Doctor Denis Mukwege repairs damaged women, helping each find a little dignity where they had only shame.
The doctor is quick to smile; his tired eyes shine with kindness, but also with anger at the unspeakable things done to the mothers and daughters of his community, tens of thousands of them, by men without conscience. Where they torture and violate, Dr. Mukwege and his staff heal.
This year alone 3,500 women were treated at Panzi Hospital, located on the outskirts of Bukavu, just down the bumpy road from one of the several UN peacekeeping bases around the city. Most of the women come here with internal wounds, including fistulas, humiliating and painful effects of their violation. The other type of internal damage is psychological, and can last a lifetime. The only good news is that most of the time this physical damage can be fixed with a simple procedure, restoring at least the bodies of the women who come here.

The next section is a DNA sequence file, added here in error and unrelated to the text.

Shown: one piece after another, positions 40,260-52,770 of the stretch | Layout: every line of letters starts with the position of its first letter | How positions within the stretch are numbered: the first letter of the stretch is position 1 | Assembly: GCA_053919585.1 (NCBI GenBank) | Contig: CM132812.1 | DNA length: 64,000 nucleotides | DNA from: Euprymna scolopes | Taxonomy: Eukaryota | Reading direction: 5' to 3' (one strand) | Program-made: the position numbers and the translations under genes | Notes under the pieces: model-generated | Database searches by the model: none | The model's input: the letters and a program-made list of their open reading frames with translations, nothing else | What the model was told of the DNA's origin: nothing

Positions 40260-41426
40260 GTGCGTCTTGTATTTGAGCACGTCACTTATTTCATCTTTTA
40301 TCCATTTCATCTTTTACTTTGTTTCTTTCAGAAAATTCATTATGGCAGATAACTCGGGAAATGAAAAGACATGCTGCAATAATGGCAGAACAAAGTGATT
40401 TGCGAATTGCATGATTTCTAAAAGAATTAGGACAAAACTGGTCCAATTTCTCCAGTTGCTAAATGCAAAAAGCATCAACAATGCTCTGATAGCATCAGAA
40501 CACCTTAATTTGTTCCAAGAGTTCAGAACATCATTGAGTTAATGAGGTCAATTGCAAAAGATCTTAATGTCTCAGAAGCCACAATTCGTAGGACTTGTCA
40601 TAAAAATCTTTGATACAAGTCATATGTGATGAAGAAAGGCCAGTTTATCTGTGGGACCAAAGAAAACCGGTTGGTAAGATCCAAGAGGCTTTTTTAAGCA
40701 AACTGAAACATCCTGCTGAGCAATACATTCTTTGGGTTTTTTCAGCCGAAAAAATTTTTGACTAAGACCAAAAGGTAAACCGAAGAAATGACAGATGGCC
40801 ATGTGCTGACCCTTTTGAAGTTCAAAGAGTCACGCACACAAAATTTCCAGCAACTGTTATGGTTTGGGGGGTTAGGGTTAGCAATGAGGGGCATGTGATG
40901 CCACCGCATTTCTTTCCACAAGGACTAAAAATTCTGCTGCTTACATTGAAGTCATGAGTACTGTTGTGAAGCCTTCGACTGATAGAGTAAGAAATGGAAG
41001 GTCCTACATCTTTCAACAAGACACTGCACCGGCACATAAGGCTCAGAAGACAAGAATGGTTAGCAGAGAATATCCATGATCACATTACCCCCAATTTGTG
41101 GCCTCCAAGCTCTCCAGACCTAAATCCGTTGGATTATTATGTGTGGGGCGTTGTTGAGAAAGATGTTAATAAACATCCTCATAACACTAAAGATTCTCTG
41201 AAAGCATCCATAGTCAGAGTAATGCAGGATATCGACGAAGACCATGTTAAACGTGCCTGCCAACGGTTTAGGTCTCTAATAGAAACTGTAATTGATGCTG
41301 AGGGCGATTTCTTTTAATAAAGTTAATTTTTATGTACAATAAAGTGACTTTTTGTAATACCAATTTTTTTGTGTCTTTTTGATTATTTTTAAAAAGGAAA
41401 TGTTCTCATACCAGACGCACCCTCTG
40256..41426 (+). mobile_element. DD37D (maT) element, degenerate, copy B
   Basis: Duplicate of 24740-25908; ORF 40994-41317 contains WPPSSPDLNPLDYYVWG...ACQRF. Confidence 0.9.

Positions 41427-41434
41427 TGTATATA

A few dozen women who come here each year cannot be cured, and will live with the damage forever. Most of them will not be welcomed back to their communities, or by their husbands. Doctor Mukwege is undeterred by the enormous challenge of caring for so many- he is working to open a new transit center here at Panzi for these incurable women called the City of Joy; here at least they will be welcomed.
As we stand up to leave his office he hands us each a small Congolese flag, as a gift.
“Don’t forget the Congo,” he says softly.
As if I ever could, after coming here to Panzi.
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Posted By: Michael Graham | December 01, 2007 | Comments (2)